Leadership Managerial Tip #1 | Never point.

Recently Caley and I went away for a weekend to relax and decompress. While shopping we jumped over to JoAnna’s (if you’re a guy and you do not know what this is- it’s okay.- it’s a craft store). When we walked in to this massive store full of millions of items for all types of craftery- Caley asked for help.

The older gentlemen politely stopped and pointed to the last row a football field away. Instead of taking us there he pointed.

Whether you are working at a craft store, volunteering at your church, or you leading a new coworker on a crash orientation. When you point someone somewhere, here is what you are saying:

“What I am doing is more important than you.”

Many times we can be so focused on where we are, we miss the opportunity to take someone on a journey. When a customer asks where something is, there is nothing more important in that moment. Pointing pushes the customer away to search on their own- in our situation, it seemed like finding a needle in a haystack. When in that moment you could take the customer there personally. You could then use that time to ask me how I am doing and making sure I am completely satisfied with my trip. This can only happen if you personally guide me to the source of my question. Show me you put customers first by actually treating me like a guest in your home rather than an annoying grievance.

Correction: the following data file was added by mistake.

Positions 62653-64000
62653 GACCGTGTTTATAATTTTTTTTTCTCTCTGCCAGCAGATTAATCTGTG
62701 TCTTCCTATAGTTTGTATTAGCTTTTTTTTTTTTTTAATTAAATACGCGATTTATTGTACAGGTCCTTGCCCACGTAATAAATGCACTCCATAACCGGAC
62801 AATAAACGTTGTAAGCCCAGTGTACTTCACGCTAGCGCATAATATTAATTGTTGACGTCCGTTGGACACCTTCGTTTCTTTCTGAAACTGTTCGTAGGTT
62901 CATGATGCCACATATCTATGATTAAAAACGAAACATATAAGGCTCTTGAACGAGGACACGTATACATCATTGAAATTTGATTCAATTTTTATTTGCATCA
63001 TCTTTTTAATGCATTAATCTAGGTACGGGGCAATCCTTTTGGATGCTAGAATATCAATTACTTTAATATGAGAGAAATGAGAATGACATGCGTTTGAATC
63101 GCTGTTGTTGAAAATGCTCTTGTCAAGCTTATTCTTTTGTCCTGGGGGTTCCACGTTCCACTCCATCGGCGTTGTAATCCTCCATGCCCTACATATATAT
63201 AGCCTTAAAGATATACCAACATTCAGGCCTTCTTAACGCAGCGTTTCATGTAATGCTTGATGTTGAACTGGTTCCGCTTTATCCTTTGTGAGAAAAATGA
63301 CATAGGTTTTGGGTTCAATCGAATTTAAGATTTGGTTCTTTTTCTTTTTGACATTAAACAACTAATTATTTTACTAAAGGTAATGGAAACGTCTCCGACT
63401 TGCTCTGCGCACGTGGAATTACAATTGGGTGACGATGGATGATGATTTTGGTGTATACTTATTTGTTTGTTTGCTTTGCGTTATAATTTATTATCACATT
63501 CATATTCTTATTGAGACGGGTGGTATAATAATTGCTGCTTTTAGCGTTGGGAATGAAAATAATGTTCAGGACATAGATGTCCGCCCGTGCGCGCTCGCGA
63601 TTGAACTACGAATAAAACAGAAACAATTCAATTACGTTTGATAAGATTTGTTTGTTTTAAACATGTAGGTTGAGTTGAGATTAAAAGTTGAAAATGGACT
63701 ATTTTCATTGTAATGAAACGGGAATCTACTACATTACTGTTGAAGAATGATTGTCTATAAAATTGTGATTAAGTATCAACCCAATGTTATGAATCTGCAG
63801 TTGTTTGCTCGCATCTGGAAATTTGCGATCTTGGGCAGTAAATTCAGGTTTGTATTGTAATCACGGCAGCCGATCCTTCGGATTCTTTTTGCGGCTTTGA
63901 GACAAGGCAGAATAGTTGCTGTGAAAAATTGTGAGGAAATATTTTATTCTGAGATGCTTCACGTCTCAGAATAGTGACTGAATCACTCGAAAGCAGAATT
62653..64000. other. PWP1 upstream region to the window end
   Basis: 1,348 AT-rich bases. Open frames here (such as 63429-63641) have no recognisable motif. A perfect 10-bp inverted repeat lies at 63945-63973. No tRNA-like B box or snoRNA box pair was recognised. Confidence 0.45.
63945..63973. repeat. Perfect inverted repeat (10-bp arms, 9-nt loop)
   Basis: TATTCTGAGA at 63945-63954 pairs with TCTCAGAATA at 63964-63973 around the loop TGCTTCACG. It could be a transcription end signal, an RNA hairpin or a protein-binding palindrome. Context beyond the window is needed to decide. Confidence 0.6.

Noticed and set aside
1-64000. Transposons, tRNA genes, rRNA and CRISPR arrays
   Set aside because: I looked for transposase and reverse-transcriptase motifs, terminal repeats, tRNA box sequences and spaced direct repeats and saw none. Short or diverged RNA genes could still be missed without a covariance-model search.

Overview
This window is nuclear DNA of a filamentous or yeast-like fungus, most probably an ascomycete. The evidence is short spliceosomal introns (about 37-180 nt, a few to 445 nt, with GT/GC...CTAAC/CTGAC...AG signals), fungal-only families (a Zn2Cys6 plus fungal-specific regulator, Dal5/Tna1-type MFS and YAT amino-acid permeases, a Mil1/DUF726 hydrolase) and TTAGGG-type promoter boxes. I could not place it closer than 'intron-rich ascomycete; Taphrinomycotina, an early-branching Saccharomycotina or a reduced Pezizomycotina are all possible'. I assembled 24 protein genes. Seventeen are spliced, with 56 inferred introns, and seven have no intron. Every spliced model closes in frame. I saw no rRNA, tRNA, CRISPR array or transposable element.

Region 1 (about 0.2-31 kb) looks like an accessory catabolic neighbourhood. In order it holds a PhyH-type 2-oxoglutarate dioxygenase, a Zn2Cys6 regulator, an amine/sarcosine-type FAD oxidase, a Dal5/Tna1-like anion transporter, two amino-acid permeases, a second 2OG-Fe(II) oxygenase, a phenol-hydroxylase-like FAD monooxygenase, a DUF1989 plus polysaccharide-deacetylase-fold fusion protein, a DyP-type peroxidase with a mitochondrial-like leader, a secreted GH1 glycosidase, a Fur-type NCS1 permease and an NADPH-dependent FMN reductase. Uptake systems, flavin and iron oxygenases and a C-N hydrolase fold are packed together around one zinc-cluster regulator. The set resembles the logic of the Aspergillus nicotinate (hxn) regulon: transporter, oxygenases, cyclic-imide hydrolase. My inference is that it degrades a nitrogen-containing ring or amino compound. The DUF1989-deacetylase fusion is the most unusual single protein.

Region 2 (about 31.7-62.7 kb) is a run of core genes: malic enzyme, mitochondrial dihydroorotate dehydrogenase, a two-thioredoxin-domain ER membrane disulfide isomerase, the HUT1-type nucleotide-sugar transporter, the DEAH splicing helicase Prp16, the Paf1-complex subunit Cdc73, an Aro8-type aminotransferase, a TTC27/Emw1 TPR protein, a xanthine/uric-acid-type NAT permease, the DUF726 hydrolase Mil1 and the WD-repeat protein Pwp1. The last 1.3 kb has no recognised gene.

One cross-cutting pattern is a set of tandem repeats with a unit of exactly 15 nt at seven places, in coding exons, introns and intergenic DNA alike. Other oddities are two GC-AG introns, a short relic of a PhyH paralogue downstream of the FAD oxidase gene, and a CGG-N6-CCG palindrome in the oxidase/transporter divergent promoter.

“Taking you there would be an inconvenience.”

By pointing out a location to me 20 aisles away, you’re telling me I am a inconvenience to you at the moment. In today’s economy the only upper hand any company has when everyone is cutting costs, is customer service. Customer service is sharing with your potential customers nothing you do will inconvenience me.

“My focus is on a task/product not you.”

As Caley and I checked out, the older gentleman was discussing with the other coworkers what to do with the extra candy located at the check out aisle. As we left, he was straightening the shopping carts and discussing the location of other employees. What this man shared with us, was his product was more important than the customers. This is a prime example that no store has a good customer service experience by accident. Good customer service is always intentional. In this situation the candy at the checkout line was more important than my wife and I. We did find the items we were  searching for after a few minutes- it was even where he said it was, but his actions spoke for themselves.

We were happy- but we are not your average customers. We see where costumer service is lacking and we discuss the importance of it rather than holding it against them. Others may not do the same…

Whether you’re a volunteer or working 9-5 at a job you love or hate, give every customer an experience and they will keep coming back every time. Take your customers on a journey and they will know you care.

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